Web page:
Transmission of Influenza A Virus in Pigs
Article first published online: 9 JAN 2012
© 2012 Blackwell Verlag GmbH
Transboundary and Emerging Diseases
Special Issue: Emerging And Re-Emerging Pig Viral Infections.
Volume 59, Issue Supplement s1, pages 68–84, March 2012
How to Cite
Torremorell, M., Allerson, M., Corzo, C., Diaz, A. and Gramer, M. (2012), Transmission of Influenza A Virus in Pigs. Transboundary and Emerging Diseases, 59: 68–84. doi: 10.1111/j.1865-1682.2011.01300.x
- Issue published online: 12 MAR 2012
- Article first published online: 9 JAN 2012
- Received for publication September 26, 2011
- influenza A virus;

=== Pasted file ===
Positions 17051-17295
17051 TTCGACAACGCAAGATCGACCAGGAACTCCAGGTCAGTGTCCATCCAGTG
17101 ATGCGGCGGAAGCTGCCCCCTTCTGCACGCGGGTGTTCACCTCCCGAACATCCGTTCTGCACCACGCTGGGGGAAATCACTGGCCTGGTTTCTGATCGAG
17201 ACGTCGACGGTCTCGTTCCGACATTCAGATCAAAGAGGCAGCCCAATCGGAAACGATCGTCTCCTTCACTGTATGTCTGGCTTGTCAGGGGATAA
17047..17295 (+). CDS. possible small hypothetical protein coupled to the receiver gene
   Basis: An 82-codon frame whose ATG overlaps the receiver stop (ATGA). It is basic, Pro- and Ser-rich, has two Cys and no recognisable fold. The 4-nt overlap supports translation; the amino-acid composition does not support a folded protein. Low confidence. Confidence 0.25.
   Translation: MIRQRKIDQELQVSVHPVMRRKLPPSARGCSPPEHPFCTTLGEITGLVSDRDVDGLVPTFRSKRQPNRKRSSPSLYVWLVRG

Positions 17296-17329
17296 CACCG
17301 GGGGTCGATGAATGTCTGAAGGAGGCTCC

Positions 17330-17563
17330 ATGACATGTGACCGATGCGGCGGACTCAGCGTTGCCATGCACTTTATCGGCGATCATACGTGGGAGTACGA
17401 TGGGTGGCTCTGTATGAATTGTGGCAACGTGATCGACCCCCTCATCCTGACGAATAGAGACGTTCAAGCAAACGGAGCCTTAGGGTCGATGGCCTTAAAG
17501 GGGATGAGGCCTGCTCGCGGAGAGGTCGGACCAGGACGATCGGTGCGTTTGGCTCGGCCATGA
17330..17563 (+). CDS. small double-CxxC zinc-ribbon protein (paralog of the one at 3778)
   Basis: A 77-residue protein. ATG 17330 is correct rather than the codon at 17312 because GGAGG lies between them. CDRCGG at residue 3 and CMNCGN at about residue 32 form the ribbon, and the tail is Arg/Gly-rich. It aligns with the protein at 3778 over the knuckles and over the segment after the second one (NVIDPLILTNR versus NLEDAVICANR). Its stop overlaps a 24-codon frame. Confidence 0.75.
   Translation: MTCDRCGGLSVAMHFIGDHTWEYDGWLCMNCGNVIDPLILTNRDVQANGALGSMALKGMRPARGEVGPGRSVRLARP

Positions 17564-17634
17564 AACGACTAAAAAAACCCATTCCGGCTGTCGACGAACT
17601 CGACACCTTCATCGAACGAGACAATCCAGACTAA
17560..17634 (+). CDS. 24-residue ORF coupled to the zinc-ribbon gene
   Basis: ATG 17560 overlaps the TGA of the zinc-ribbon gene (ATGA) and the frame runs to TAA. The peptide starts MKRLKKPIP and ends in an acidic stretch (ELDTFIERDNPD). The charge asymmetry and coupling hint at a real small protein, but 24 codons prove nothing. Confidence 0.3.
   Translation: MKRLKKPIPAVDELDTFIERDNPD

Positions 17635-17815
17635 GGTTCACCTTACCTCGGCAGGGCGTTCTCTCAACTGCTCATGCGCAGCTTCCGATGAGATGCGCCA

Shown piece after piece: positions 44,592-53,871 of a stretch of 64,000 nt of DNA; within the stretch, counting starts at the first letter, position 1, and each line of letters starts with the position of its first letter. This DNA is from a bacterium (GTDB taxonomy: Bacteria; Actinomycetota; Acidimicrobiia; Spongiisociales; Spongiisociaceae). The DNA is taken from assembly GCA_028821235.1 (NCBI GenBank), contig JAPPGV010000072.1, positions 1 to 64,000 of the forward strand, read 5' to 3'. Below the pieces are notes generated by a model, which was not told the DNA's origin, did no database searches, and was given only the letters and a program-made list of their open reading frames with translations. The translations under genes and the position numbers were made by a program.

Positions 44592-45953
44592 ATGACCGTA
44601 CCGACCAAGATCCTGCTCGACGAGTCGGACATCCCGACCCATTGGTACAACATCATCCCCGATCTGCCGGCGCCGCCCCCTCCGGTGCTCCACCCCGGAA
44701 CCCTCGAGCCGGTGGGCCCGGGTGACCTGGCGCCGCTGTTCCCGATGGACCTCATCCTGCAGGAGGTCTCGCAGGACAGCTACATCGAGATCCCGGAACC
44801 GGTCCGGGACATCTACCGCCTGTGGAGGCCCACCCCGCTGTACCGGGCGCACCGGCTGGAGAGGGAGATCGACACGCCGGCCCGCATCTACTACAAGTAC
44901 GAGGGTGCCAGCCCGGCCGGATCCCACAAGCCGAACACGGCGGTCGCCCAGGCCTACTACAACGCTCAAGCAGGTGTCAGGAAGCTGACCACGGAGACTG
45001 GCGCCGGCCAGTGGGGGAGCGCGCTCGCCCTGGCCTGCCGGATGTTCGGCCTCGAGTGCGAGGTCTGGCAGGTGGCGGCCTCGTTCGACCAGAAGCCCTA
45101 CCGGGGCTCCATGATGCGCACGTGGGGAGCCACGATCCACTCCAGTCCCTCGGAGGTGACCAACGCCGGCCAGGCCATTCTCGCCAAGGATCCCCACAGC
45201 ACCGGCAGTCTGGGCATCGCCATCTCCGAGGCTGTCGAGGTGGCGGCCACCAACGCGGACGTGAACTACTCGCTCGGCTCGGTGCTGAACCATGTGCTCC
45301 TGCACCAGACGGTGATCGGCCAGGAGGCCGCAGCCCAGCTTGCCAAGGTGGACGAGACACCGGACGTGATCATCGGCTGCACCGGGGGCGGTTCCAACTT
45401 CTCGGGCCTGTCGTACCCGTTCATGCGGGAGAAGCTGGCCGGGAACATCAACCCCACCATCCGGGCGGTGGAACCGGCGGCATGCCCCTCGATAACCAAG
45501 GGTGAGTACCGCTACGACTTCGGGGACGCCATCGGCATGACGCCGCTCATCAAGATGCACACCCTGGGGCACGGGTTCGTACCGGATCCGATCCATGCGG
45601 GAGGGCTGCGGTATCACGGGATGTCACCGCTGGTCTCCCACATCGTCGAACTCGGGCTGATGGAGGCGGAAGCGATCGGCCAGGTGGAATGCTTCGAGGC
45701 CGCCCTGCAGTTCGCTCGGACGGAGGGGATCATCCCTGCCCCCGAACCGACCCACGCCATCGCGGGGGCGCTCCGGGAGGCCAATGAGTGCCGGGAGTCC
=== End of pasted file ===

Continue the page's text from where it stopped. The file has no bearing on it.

Influenza A virus infections cause respiratory disease in pigs and are a risk to public health. The pig plays an important role in influenza ecology because of its ability to support replication of influenza viruses from avian, swine and human species. Influenza A virus is widespread in pigs worldwide, and influenza A virus interspecies transmission has been documented in many events. Influenza A virus is mostly transmitted through direct pig-to-pig contact and aerosols although other indirect routes of transmission may also exist. Several factors contribute to differences in the transmission dynamics within populations including among others vaccination, pig flow, animal movement and animal introduction which highlights the complexity of influenza A transmission in pigs. In addition, pigs can serve as a reservoir of influenza A viruses for other pigs and other species and understanding mechanisms of transmission within pigs and from pigs to other species and vice versa is crucial. In this paper, we review the current understanding of influenza virus transmission in pigs. We highlight the ubiquity of influenza A virus in the pig population and the widespread distribution of pandemic H1N1 virus worldwide while emphasizing an understanding of the routes of transmission and factors that contribute to virus spread and dissemination within and between pig populations. In addition, we describe transmission events between pigs and other species including people. Understanding transmission is crucial for designing effective control strategies and for making well-informed recommendations for surveillance.